The Department of Defense and the Department of Homeland Security discharged 261 gay and lesbian troops last year under the military's “Don't Ask, Don't Tell” policy, according to Servicemembers United.
The policy, which has since been legislatively repealed, is still technically in effect. President Barack Obama signed the repeal into law late last year but it must be certified by military leaders and the president. After certification, the ban will remain law for 60 days.
No indication has been made about the process used to certify the bill or how long the process will take.
Servicemembers United: Military discharged 261 under DADT in 2010
“While this latest official discharge number represents an all-time annual low, it is still unusually high considering that the Secretary of Defense issued a directive half-way through the fiscal year to make it much harder for military units to discharge troops under ‘Don’t Ask, Don’t Tell,'” said Alexander Nicholson, executive director of Servicemembers United, in a press release today.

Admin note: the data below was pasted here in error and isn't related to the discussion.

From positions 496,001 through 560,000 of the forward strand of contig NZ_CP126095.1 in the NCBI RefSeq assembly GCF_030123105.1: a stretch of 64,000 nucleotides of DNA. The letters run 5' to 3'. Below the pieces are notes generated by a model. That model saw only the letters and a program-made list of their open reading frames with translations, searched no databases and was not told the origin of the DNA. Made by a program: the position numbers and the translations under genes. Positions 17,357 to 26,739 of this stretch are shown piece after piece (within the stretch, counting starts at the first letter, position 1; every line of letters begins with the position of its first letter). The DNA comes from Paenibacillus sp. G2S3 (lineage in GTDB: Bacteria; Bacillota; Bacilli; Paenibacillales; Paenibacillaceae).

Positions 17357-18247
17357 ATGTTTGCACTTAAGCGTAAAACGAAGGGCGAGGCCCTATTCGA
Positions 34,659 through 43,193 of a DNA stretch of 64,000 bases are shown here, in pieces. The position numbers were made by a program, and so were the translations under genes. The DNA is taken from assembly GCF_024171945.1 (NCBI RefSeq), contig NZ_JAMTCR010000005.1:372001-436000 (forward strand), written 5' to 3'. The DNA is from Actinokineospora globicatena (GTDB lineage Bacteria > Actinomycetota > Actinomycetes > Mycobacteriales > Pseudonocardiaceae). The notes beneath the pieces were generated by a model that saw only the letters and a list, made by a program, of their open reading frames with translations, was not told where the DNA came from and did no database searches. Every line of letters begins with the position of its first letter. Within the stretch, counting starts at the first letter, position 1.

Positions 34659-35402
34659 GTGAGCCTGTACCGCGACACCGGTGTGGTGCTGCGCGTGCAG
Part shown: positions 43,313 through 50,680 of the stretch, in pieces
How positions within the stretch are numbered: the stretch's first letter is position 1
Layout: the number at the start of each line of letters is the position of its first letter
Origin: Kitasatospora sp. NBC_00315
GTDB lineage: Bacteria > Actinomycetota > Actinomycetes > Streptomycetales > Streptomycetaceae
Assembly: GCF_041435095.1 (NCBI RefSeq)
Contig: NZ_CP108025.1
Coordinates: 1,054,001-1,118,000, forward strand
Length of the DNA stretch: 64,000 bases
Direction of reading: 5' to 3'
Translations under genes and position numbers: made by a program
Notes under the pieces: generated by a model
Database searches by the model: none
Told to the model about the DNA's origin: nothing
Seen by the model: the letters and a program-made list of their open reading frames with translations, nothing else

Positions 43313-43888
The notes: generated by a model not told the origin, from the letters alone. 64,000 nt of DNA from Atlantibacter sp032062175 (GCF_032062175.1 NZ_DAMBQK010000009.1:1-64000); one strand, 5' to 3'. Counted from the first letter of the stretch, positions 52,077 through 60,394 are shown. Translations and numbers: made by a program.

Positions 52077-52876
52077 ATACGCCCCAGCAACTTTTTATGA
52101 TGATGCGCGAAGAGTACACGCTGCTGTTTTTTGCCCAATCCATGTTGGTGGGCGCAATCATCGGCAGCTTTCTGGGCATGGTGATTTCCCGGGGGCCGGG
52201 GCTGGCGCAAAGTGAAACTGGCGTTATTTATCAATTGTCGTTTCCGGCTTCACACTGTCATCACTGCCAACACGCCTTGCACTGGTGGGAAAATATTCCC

“Despite this law clearly being on its deathbed at the time, 261 more careers were terminated and 261 more lives were abruptly turned upside down because of this policy,” Nicholson added.
Official figures say that more than 13,500 gay and lesbian servicemembers have been discharged under DADT, though Servicemembers United says that the number is at least 14,316 because National Guard discharge numbers are often omitted from the official tally.